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Tutu slams Zuma's choice of NDPP

By Francis Hweshe | Dec 08, 2009 | COMMENTS [ 0 ]

IN a move sure to anger the government, Archbishop Emeritus Desmond Tutu has joined opposition parties in lashing out at the appointment of Menzi Simelane as the new national director of public prosecutions.

President Jacob Zuma and Justice Minister Jeff Radebe tried last week to put the lid on complaints about Simelane but this did not stop Tutu, who called directly on Zuma to "reverse" Simelane's appointment.

"I now appeal to the president to do the right thing. Since his appointment, he has done much to restore the confidence in the South African government. But the appointment of Simelane is an aberration. The appointment should be reversed," Tutu said in a statement.

He said that appointing Simelane "besmirches the office of the NDPP".

The Ginwala Commission, which investigated former NDPP Vusi Pikoli's fitness to hold public office, found that Simelane had "invented allegations" against Pikoli that he was later forced to retract under cross-examination, and said Simelane's "conduct left much to be desired".

Tutu's statement came after he was on Saturday awarded the Fetzer Prize for Love and Forgiveness from the American Fetzer Institute.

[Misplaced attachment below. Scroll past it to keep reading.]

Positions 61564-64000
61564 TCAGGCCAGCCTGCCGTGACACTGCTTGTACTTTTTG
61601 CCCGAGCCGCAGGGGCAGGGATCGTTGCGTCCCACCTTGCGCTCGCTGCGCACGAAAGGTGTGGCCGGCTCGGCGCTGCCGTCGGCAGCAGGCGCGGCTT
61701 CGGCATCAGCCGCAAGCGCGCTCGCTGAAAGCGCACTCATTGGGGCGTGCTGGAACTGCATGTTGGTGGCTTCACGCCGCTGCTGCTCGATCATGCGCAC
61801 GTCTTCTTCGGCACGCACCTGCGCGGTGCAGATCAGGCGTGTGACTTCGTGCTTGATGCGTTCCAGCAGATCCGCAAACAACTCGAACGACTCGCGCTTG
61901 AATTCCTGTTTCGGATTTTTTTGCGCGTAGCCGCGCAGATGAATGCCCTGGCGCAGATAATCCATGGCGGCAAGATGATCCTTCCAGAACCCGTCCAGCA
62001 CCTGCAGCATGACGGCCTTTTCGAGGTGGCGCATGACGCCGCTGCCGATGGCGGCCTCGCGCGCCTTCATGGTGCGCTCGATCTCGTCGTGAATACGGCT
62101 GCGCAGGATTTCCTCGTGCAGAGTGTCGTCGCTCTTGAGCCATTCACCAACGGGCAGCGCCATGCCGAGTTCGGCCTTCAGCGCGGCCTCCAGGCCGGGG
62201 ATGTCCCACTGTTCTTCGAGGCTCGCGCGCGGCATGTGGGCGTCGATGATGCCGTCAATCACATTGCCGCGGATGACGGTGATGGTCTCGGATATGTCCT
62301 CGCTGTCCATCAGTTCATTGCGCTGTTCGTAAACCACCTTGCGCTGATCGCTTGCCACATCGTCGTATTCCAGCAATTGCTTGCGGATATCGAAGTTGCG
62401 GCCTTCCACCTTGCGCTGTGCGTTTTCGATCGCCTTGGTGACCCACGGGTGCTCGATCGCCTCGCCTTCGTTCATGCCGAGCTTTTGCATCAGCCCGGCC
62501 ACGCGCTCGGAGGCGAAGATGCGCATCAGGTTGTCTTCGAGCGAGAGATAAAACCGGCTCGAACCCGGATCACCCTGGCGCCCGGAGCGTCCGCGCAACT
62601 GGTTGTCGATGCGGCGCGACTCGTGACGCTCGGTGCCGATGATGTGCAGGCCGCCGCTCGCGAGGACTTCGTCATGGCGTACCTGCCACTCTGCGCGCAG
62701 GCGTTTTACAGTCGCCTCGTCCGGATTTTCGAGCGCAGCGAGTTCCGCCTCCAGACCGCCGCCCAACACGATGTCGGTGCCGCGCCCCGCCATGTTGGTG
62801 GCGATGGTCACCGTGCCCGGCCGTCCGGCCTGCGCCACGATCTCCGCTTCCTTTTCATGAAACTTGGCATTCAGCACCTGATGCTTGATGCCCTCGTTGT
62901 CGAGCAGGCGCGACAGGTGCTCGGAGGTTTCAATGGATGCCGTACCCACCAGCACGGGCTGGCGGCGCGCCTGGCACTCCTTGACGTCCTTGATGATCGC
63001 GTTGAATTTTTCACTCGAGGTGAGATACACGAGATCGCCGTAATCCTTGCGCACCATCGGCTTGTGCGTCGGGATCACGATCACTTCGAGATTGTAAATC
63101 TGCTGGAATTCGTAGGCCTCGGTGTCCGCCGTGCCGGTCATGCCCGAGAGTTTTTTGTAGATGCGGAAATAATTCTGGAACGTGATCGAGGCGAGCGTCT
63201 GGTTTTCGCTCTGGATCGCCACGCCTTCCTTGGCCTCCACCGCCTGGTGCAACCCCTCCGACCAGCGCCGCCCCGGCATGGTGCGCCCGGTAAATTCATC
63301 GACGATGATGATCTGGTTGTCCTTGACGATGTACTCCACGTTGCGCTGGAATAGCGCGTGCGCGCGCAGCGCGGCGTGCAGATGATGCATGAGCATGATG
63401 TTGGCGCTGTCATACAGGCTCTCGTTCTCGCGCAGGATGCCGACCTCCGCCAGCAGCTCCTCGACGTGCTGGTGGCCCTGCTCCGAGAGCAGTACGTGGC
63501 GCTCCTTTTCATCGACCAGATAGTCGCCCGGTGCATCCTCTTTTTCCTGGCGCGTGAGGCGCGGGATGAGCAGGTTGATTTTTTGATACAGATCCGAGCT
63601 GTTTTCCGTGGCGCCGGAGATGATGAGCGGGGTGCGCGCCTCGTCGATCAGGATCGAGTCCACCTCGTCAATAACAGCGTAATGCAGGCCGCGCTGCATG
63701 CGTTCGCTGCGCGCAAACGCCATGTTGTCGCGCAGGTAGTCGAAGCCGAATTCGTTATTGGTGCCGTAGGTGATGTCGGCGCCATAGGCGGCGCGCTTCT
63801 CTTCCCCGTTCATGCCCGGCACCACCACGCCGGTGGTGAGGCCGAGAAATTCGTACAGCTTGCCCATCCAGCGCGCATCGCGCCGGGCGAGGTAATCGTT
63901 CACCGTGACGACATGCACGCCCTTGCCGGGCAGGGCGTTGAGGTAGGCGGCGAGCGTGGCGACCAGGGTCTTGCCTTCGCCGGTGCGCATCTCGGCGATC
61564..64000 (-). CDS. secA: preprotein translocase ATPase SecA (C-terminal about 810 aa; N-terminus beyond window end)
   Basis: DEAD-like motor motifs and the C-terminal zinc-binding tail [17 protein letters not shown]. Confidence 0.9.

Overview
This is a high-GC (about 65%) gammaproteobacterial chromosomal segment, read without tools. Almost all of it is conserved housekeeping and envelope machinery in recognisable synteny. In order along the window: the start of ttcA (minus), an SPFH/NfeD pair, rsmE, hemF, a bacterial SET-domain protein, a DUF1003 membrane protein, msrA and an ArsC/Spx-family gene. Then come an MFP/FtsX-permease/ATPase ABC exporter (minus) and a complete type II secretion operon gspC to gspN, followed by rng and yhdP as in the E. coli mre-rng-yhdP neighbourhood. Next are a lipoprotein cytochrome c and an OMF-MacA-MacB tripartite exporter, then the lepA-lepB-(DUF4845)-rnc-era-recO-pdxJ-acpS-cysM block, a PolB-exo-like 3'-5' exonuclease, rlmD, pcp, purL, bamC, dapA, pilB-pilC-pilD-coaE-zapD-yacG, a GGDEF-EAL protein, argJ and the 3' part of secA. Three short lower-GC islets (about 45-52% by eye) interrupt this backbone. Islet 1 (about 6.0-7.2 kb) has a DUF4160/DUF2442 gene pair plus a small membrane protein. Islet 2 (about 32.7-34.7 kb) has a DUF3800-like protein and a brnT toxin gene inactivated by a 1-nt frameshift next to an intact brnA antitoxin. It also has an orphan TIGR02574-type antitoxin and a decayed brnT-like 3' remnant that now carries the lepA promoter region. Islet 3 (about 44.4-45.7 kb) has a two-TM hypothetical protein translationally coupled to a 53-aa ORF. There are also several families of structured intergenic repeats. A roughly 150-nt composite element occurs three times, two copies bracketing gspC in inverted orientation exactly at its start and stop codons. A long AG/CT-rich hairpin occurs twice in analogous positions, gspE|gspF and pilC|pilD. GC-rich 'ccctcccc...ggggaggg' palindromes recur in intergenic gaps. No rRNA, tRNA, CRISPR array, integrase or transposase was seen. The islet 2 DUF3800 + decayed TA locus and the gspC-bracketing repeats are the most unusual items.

At the University of Cape Town's "Beyond Reconciliation" conference, Tutu also took a swipe at politicians who spend public funds on expensive cars and five-star hotel bills.

"They should have bought cars at less than a million rand," Tutu said.

Tutu did not mention any politician's names, but National Planning Commission Minister in the Presidency Trevor Manuel and his Higher Education counterpart Blade Nzimande are some of the ministers who recently hit the headlines for buying official vehicles worth more than a million rand.

Police Minister Nathi Mthethwa also made the news when he allegedly spent nearly R250000 in hotel bills at the five-star Table Bay Hotel in Cape Town - and for racking up a reported R500000 bill at the luxurious Hilton Hotel in KwaZulu-Natal.

Tutu implied that the government had failed the people, saying that poverty levels remained "unacceptable".

Tutu called for an immediate return to Black Consciousness in order for people to realise their history.


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